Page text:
Family is a Lie
I moved back in with my mother. Shara, my sister, stayed with Dad, of course. Somehow, though, despite our different opinions about Mom, we stayed close. I suppose that can be explained by the fact that we simply didn’t discuss her on our alternating weekend visits. Even when she came over to visit Mom, Shara was kind and polite to her. She simply preferred to live with Dad. His money helped her come to that decision, as well, I suppose.
Soon after the divorce, Dad started dating. He dated a short, mouthy schoolteacher for awhile, but dumped her when he met tall and tight-lipped Estelle. Estelle, the weenie. She acquiesced to my father in all matters. She was everything that my mother and I were not. She was milquetoast. And to make it worse, she had a daughter my age.
After she and my father married, Estelle enrolled Janelle in my high school. Janelle ended up in my senior English class. Janelle was an embarrassment. Nobody cared for her. She was aloof and withdrawn. She did not attempt to befriend anybody, spurning the advances of the most kindhearted and ardent of my friends. Eventually, we all forgot about her. Even at Dad’s house, she maintained a high level of invisibility.
One day, between classes, I ran into Janelle in the girls’ restroom. Her eyes were red and swollen. Her cheeks were still wet with tears. But more importantly, she was holding a bloody fingernail file.
“Janelle? What did you do?”
Janelle dropped the nail file in the trash can before she answered.
“Pretty is as pretty does.”
I laughed. Keep in mind, the amount of blood on the nail file was miniscule. She had obviously not killed anybody or mortally wounded herself. But someone had been hurt on some level and now she was talking nonsense. I was at a loss as to what to think about the situation. I laughed again. A short and unfelt haha.
Janelle turned to the mirror and smoothed her hair with her hands.
“Janelle, what the hell does that mean?”
She didn’t answer, she just left. Later, in our English class, she read her essay on family aloud.
“Family implies cohesion. Family implies love. Family is a lie. Couples divorce and split up their offspring. New relationships are formed. New couples emerge. New step-siblings meet. New step-siblings endure life with each other. Someone has to make sacrifices. Someone has to change schools. Someone has to make themselves get up everyday in a house without their cat because the new step-dad is allergic. Someone hates family. Someone ponders ways out.”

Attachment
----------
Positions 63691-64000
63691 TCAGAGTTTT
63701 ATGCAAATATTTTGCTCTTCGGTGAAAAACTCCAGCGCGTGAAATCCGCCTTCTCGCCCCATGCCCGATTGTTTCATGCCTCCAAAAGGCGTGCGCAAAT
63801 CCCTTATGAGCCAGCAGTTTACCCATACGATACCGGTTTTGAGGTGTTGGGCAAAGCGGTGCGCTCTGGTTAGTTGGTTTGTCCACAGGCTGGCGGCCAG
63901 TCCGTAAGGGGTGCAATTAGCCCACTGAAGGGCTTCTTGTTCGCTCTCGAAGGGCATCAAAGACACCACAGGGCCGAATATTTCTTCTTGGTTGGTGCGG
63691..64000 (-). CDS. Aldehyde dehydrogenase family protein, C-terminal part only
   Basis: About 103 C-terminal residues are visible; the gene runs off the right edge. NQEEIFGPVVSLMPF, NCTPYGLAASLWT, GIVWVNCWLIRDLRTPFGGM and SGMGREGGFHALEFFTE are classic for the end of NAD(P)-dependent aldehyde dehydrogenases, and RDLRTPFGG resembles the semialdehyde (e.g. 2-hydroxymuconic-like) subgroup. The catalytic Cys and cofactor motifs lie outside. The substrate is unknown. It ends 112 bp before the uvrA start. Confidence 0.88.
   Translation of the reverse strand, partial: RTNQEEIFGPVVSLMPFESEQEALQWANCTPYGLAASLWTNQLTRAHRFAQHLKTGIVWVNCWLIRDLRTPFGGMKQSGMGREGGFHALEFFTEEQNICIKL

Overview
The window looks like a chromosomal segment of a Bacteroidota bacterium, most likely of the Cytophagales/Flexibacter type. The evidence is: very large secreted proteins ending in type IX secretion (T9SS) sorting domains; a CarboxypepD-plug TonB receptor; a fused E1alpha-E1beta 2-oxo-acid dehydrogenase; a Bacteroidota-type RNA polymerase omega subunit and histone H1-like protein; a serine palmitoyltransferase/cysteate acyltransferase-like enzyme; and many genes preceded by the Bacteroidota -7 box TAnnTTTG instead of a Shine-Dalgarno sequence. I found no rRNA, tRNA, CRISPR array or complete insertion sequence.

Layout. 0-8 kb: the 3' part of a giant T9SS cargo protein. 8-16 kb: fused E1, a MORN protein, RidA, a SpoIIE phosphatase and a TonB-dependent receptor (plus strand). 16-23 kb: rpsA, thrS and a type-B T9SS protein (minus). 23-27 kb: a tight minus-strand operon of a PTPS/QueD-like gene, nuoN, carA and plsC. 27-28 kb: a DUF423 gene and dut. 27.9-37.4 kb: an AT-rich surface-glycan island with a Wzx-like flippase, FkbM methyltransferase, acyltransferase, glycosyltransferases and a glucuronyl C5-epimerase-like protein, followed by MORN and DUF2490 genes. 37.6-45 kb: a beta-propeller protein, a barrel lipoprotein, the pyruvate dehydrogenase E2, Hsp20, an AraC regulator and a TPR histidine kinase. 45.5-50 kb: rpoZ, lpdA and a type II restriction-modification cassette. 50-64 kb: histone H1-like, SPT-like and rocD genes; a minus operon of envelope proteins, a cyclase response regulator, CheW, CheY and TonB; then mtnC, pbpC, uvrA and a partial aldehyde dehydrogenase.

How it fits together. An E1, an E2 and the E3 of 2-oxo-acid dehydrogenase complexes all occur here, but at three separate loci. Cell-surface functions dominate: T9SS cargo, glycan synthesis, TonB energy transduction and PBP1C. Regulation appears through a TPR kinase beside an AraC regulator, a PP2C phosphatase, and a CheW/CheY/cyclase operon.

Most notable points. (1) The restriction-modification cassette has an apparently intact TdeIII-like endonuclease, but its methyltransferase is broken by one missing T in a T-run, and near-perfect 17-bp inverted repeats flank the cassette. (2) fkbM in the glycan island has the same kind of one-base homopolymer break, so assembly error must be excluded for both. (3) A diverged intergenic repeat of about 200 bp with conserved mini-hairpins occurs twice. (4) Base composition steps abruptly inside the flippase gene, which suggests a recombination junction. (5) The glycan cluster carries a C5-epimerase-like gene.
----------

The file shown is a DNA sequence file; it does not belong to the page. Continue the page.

The class was silent, but for a few soft chuckles. By the end of the school day, the incident had been discussed and exaggerated amongst every clique and social forum.
Mrs. Reynolds, our English teacher, had Janelle’s counselor call her in. As a result of that meeting, Janelle ended up at County Hospital in the psychiatric ward for a month. It was only supposed to be for one week, but she made a suicide attempt. When she finally came home, Shara told me that Estelle and Dad screamed at Janelle. Apparently, Dad was furious about the hospital bill. It was bad enough that she had to go there in the first place, he said, but did she have to add more time on? Next time she wanted to kill herself, he said, she should make sure that she succeeded.
If nothing else, this scenario was valuable in that it caused Shara to grow up and see Dad for the beast that he was. Even more importantly, though, it taught us both that we were not alone in this mess called family. And we certainly were not the ones who had suffered.
Susan Sonnen, BA Psychology. I am a freelance writer with a focus on literacy and preschool education. View profile